This Essay is based on the 37th Annual Kenneth M. Piper Lecture. It offers a new perspective on the much-discussed “future of work.” That discussion typically highlights changes within the labor market that undermine the employment relationship’s role as the bedrock for work regulation. But might something even deeper be afoot, namely the disintegration of “the labor market” itself? Several recent developments challenge the legal construction of employment as occurring wholly inside a distinctive, and distinctively economic, market sphere. This Essay considers Uber and the relationship between work and “sharing,” Hobby Lobby and the relationship between work and religion, the unrest in Ferguson and the relationship between work and criminal justice, and Friedrichs and the relationship between work and politics. Each presents a conservative challenge to labor and employment law by blurring the boundaries between the labor market and other spheres, not by purging the labor market of noneconomic intrusions in the manner of laissez faire. This development presents a conundrum for traditional labor and employment law, which simultaneously defines its object in market terms while aspiring to reshape by incorporating certain nonmarket values.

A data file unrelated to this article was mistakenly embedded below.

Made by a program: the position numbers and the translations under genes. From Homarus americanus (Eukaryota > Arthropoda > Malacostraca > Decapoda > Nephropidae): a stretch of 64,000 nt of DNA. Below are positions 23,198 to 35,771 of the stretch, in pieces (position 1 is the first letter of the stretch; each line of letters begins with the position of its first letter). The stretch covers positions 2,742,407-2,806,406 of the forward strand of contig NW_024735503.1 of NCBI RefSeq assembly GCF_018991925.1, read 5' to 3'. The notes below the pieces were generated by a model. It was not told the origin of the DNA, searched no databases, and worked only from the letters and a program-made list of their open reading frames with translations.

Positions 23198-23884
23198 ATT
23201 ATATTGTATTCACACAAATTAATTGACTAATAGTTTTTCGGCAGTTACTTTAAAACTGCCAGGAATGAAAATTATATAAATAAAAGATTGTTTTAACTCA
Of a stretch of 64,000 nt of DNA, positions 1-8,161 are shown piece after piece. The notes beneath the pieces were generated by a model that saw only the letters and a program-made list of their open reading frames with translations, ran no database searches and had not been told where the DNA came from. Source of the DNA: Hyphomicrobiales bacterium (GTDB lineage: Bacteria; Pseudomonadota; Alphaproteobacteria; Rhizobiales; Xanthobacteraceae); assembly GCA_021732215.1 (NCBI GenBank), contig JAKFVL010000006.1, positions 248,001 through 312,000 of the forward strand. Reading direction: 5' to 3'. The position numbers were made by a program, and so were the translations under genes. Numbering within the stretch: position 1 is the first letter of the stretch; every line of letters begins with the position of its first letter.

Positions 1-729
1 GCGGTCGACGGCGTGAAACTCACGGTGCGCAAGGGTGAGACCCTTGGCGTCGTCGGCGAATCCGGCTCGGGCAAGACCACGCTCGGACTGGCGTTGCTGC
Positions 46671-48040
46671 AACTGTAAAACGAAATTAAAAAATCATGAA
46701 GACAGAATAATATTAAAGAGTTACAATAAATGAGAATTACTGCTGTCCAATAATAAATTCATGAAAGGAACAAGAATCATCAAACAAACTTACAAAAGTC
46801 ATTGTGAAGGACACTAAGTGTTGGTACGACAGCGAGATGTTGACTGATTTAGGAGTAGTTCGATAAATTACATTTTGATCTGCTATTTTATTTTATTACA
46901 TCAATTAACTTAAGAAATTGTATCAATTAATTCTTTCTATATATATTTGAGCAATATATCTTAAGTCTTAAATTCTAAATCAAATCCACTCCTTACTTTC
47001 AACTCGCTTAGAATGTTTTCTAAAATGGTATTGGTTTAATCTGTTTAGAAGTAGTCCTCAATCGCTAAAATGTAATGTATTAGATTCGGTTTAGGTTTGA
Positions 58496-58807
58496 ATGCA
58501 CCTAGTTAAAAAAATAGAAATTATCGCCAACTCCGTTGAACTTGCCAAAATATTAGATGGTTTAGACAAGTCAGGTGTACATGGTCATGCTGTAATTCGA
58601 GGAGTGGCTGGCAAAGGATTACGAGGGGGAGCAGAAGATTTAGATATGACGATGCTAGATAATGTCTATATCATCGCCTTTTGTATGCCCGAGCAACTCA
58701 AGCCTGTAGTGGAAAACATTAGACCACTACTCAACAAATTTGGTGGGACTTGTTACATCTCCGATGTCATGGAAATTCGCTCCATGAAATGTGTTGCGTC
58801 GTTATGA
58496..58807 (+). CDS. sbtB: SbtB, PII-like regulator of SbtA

Noah D. Zatz,
Does Work Law Have a Future if the Labor Market Does Not?,
Chi.-Kent L. Rev.
Available at: https://scholarship.kentlaw.iit.edu/cklawreview/vol91/iss3/10